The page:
Seyochung Village in Kiphire District, Nagaland holds a rich tradition of mithun rearing, a practice deeply ingrained in the cultural fabric of the community. In Seyochung Village, according to Longtili C Sangtam, proprietor of Discover Seyochung, owning mithun is synonymous with prosperity and prestige.

seyochung mithun kiphire
Mithuns in a community reserved forest in Seyochung village, Kiphire district. (Photo: Discover Seyochung)

Mithun is also the state animal of Nagaland, also known as gayal. It is revered as a symbol of wealth, symbolizes the economic status and social standing of individuals within the community.

“Historically, the possession of mithun signified affluence and was considered a valuable asset in the traditional society of Nagaland,” said Sangtam.

Seyochung Village also has a Mithun Committee, comprising of a Chairman and Secretary, who plays a pivotal role in overseeing mithun rearing activities in Seyochung Village. The membership in this committee is open to all individuals who own mithuns. The committee serves as a platform for decision-making, resource allocation, and the implementation of communal practices related to mithun rearing.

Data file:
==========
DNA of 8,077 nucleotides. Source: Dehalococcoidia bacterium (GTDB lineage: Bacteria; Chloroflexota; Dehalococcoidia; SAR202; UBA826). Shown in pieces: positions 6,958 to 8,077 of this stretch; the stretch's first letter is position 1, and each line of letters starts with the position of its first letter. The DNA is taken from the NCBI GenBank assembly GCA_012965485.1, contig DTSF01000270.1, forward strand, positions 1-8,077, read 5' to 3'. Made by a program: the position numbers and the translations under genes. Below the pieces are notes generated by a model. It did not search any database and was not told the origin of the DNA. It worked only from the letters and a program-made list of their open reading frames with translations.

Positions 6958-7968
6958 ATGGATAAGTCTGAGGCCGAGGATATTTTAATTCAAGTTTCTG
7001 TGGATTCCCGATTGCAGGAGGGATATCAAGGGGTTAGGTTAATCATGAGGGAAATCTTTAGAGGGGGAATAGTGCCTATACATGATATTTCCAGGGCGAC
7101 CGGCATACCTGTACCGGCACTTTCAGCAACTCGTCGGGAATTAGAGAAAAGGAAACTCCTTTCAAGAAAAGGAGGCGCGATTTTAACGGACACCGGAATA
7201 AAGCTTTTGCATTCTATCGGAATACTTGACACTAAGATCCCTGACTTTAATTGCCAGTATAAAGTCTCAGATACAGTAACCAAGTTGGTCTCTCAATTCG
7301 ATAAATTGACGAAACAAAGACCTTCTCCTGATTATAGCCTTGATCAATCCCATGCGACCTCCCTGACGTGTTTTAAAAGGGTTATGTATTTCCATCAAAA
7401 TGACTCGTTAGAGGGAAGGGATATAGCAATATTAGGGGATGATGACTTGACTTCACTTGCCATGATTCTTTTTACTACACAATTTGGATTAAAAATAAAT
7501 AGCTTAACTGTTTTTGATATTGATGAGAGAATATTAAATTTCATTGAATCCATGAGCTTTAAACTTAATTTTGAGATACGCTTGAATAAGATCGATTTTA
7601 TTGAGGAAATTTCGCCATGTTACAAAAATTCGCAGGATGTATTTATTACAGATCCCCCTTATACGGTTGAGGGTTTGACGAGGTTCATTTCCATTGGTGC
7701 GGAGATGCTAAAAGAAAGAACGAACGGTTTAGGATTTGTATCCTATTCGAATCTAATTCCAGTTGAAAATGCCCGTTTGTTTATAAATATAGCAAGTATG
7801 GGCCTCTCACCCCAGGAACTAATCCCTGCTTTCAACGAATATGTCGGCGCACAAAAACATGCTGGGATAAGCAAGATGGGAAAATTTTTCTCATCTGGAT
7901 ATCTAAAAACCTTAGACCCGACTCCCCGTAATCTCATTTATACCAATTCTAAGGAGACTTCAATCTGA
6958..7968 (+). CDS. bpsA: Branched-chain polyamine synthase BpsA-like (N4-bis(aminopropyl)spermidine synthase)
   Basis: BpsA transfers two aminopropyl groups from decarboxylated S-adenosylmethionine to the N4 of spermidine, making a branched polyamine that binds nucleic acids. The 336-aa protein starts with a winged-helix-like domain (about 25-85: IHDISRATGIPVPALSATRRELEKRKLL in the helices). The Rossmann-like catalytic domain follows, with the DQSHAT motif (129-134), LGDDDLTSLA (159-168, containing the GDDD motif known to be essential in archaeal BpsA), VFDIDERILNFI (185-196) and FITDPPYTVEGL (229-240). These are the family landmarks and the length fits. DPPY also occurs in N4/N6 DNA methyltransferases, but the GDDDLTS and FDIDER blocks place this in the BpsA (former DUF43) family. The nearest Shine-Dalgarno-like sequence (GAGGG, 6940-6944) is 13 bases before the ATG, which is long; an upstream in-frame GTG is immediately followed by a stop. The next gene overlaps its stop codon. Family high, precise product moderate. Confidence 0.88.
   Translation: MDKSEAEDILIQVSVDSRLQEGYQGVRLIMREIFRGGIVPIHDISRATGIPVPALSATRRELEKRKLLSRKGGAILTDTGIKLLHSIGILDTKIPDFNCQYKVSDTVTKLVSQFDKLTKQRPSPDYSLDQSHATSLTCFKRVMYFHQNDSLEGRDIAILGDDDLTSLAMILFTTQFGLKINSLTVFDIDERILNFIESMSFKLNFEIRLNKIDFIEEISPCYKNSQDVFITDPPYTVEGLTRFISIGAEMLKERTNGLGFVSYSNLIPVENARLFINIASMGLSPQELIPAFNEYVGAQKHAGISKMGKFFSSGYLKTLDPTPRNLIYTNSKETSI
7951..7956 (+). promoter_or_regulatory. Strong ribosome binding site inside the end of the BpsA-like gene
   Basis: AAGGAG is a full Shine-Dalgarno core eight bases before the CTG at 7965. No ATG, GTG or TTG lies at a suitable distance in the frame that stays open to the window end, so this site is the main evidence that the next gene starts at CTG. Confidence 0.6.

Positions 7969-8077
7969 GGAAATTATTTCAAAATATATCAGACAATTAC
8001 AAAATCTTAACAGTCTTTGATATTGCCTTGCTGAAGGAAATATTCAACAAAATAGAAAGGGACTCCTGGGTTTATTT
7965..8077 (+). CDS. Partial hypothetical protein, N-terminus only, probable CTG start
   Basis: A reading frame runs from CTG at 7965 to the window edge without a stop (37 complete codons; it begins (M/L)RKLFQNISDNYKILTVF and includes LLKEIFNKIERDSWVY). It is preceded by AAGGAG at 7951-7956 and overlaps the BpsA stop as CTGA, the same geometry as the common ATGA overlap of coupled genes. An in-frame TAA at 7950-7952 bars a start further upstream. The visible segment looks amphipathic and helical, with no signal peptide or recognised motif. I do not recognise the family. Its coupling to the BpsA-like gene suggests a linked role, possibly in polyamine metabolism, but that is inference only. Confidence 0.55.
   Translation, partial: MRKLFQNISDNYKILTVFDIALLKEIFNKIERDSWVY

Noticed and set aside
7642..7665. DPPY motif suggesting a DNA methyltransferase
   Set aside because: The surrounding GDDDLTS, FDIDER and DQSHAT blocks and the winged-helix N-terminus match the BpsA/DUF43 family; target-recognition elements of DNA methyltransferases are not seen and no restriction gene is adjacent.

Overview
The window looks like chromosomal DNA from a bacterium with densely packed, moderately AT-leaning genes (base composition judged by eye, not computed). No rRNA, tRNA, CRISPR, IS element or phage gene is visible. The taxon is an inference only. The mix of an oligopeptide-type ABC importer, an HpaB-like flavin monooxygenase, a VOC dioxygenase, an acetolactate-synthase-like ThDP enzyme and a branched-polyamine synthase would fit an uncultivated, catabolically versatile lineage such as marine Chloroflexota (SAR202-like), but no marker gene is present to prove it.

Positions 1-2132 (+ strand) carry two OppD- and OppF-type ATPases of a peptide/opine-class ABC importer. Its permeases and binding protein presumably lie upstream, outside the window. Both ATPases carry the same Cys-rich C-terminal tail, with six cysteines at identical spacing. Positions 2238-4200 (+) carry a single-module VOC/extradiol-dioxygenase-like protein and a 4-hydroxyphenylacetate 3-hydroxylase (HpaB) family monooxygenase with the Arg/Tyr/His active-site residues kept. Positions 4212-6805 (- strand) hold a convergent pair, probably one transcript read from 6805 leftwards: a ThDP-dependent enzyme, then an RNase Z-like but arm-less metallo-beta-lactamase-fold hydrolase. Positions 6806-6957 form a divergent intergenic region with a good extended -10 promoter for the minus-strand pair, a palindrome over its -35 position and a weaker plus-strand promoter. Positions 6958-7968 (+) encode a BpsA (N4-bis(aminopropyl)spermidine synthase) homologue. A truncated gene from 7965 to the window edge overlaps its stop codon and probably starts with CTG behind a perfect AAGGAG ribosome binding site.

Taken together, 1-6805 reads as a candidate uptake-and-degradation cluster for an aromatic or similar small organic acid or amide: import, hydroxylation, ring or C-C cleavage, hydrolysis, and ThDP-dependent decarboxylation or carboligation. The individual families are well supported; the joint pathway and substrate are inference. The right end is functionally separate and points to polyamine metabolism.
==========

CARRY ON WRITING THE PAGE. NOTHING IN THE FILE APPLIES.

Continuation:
One of the distinctive customs observed in Seyochung Village is the annual construction of fences for mithun enclosures. This task is a collaborative effort, with each household contributing one day of labor per year. “This communal aspect of fence making brings about a sense of unity and shared responsibility among villagers,” Sangtam added.

Additionally, the Mithun Committee ensures that logistical arrangements, such as providing meals, are made to facilitate the smooth execution of this task.

According to Sangtam, the resources are utilized from both individual fields and reserved forests for fence construction while the villagers have the liberty to selectively harvest trees for fence materials which reflects a harmonious relationship between human activities and the environment.

Sangtam also said Mithun in Seyochung Village enjoys unrestricted movement within the community lands and reserved forests.

“This freedom reflects the close connection between mithun and the cultures in the village and also the traditional ethos of communal land use and shared resources,” said Sangtam.

Mokokchung Times

Leave a Reply

Your email address will not be published. Required fields are marked *